I have been called to task from several angles about my leadership of the club, not the least of which is the direct challenge to unseat me.  Democracy at work.  That is not quite as stinging as the gratuitous comments that have filled my email from some unexpected sources, people who are either not part of the executive committee, and even from someone who has not been a member for some time, but still has found it necessary to reproach my level of professionalism.  What's surprising to me is my reaction.  Surely I'm tougher than that, no?  Evidently not.  I wonder if other people in position of leadership get their noses bent out of shape as easily as I.  I'm sensitive, perhaps overly so.  I have expressed my vision for the club, and have met with enormous resistance.  This latest round of critical communiques comes on the heels of nominations, with everyone volunteering his/her version of how things should be.  In one of my letters to the membership, it seems I may have been indirectly critical of previous leadership of the club, and such veiled references are now getting my head handed to me, with such comments as my supposedly having disrespected previous leadership, or leading the membership in a direction that requires a bit more work and dedication.  The task at hand is not to strive ever harder to be perfect, but rather to lean into the criticism and accept it; take responsibility for my role in generating criticism; and then let it sit in my lap like a brick.  Eventually the weight of the brick will feel familiar, or someone may simply choose to relieve me of the burden.  As to behavior, keep doing the best I can, and "keep your head when all about you are losing theirs. ... or being lied about, don't deal in lies, ... If you can bear to hear the truth you've spoken twisted by knaves to make a trap for fools, or watch the things you gave your life to, broken, and stoop and build-em up with worn-out tools..." The genius that was Kipling.

I cannot hide or escape, though I'd like to.  It would be easy to simply bow out, and yield the baton to my challenger.  She certainly is qualified.  But this is a learning opportunity for me.  In fact, this is my opportunity to swim in the pool of my own discomfort, and face that discomfort square on, analyze it, and try to overcome it.  The "it" in this case is asserting myself, pushing back where necessary and appropriate, yielding where necessary.  It is pain that alerts one to changes that ought to occur, and the change here is my reaction.  Do I feel stung? Certainly.  Do I feel unsupported? Yes.  Do I think I have all the answers on how to do a good job? Of course not.  But I do have certain qualities; I have my own style, and I must make sure to present my best, to lead with integrity to my own principles, knowing that I will not please everybody, and they have the right to choose. 

Resilience is my own mission. 

Thursday, April 17, 2014


On the spectrum of values, where does the spirit of openness fit? In the Five-Factor Model, openness includes five personality characteristics, including active imagination, aesthetic sensitivity, attentiveness to inner feelings, preference for variety, and intellectual curiosity. (One reference that may be of value here is McCrae R. R., John O. P. (1992). "An introduction to the Five-Factor Model and its applications". Journal of Personality 60 (2): 175–215.).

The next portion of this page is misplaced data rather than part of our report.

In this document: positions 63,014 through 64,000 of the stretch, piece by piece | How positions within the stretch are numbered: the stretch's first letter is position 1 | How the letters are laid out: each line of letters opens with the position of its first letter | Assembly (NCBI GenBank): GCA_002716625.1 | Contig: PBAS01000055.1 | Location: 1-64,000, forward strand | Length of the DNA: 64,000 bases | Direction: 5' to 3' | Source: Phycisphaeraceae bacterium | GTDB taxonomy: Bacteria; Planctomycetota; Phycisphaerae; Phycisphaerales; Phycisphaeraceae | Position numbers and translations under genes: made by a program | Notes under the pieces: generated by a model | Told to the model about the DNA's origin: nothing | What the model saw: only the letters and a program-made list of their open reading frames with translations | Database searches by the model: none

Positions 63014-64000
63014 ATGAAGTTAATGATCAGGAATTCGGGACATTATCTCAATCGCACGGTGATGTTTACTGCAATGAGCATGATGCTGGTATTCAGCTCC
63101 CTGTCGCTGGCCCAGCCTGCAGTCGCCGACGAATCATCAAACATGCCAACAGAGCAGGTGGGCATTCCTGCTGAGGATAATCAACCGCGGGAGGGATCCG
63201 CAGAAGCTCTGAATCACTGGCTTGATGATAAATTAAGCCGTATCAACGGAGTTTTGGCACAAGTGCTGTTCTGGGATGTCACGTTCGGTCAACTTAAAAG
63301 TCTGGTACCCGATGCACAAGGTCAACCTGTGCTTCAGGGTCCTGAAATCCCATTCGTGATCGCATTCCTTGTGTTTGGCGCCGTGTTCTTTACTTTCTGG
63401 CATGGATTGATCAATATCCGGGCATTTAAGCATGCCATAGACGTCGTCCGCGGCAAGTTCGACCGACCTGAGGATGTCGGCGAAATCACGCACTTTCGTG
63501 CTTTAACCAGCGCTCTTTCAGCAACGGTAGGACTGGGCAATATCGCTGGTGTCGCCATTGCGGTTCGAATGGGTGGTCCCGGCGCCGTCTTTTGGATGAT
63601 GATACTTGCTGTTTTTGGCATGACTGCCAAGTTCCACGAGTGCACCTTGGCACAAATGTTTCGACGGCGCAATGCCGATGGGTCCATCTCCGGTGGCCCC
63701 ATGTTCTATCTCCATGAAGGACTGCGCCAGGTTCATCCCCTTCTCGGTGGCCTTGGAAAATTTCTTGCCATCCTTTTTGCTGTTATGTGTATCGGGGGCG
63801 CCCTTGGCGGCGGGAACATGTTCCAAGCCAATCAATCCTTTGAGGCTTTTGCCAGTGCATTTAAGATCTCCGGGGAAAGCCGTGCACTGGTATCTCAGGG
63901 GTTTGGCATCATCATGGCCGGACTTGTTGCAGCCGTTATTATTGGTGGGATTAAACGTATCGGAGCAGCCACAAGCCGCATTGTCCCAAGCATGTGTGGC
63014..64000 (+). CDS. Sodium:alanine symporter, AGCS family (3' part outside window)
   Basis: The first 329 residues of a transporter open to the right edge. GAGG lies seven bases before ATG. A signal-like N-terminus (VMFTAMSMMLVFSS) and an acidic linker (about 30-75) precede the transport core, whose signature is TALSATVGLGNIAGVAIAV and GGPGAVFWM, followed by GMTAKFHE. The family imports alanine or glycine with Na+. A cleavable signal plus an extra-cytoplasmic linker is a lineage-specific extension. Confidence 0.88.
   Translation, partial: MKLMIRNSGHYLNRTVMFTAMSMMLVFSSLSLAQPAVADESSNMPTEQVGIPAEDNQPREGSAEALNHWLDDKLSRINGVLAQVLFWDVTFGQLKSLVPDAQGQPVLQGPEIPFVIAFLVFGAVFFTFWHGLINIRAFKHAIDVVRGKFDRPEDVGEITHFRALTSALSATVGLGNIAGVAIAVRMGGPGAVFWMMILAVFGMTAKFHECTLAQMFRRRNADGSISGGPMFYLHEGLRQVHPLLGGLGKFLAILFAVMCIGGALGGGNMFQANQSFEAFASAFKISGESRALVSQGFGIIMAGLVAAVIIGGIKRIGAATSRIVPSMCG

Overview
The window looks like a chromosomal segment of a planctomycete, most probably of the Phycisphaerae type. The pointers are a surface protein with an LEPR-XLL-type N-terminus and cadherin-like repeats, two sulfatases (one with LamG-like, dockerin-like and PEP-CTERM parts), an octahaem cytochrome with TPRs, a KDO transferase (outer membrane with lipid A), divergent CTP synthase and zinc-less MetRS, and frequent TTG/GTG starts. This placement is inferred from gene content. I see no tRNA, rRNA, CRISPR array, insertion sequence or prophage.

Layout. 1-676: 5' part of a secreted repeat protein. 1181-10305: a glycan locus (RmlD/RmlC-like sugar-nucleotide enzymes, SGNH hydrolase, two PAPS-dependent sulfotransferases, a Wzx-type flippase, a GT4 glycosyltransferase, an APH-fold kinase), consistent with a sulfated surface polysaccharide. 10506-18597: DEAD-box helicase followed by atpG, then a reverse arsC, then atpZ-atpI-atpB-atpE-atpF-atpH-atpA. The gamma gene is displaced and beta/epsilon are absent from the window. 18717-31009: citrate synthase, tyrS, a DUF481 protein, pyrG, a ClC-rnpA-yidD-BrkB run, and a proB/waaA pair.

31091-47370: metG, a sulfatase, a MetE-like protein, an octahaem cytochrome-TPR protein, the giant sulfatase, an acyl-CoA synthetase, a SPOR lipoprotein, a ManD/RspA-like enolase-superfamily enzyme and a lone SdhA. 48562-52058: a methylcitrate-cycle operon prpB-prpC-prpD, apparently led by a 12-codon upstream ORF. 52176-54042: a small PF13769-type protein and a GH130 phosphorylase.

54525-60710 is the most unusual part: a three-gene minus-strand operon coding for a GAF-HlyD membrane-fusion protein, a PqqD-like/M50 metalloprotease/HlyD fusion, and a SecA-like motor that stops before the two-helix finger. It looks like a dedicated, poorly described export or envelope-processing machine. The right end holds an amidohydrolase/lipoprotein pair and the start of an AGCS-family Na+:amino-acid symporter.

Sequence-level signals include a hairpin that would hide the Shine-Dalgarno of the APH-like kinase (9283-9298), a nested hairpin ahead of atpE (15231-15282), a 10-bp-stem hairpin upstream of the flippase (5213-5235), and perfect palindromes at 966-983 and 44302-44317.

Aside from the Five-Factor Model, openness might also be regarded as willingness, lack of deceitfulness, honesty and ingenuousness in personal dealings.  Candor is included, not so much as not lying, but rather a personal naivete, an innocence of demeanor, a demeanor that is unabashed and unfettered. 

In all interpersonal dealings, being as clean and free of ulterior motives and contrivances, encourages others to be forthcoming and honest in their dealings with you in return. But what of the fear that some communications, interactions or relationships may not be appropriate? How does openness fit there? It is the proverbial elephant in the room: it cannot be ignored. It is there, taking space, blocking the TV, making all kinds of noises, and unless discussion ensues about how to deal with the animal, Pluto stays, creating more mischief.

There is something fascinating at work in what is known as reality testing. The reality we imagine is sometimes far different from the reality that is revealed. What we imagine, even if we are very sentient, sensitive, intelligent, and observant, is sometimes quite deceptive; other times it is much clearer.  The problem arises when we do not check it out, when we relegate it to the obscure corridors of our minds.  

I was petrified when it became clear that we were moving in the direction of marriage.  The difference in our cultures, the difference in our languages, the sheer distance between us only served to create monsters in my mind of what life would be married to a Japanese man.  I read books, talked to whoever would listen, went to therapy, all in a valiant effort to try to make sense of my anxieties.  It then became clear that I had to visit Japan, his land, his milieu, to get a feel for whether my impressions were correct, or merely figments of my imagination on steroids.  A trip to Japan did the trick.  It was simply new geography, and the man was just another human being! Imagine that! A human! And lo these many years later, he is more human than ever.

Does confronting the elephant in the room always "work"? That, of course, depends on one's definition, doesn't it. It works insofar as it confronts what is unspoken; and what is unspoken may be a source of clarity and joy, instead of something dreaded.  One may discover friendship and understanding, rather than rejection and enmity.  And Pluto would become a child's toy.

Thursday, April 3, 2014

Where is God?

I sought my soul, but my soul I could not see. I sought my God, but my God eluded me. I sought my brother and I found all three.

― William Blake

How poetic and profound.  Probably not for the faint of heart or the zealots.  It is said that God made us in his image, and yet we so often fail to see God in each other.  How sad, and how limiting.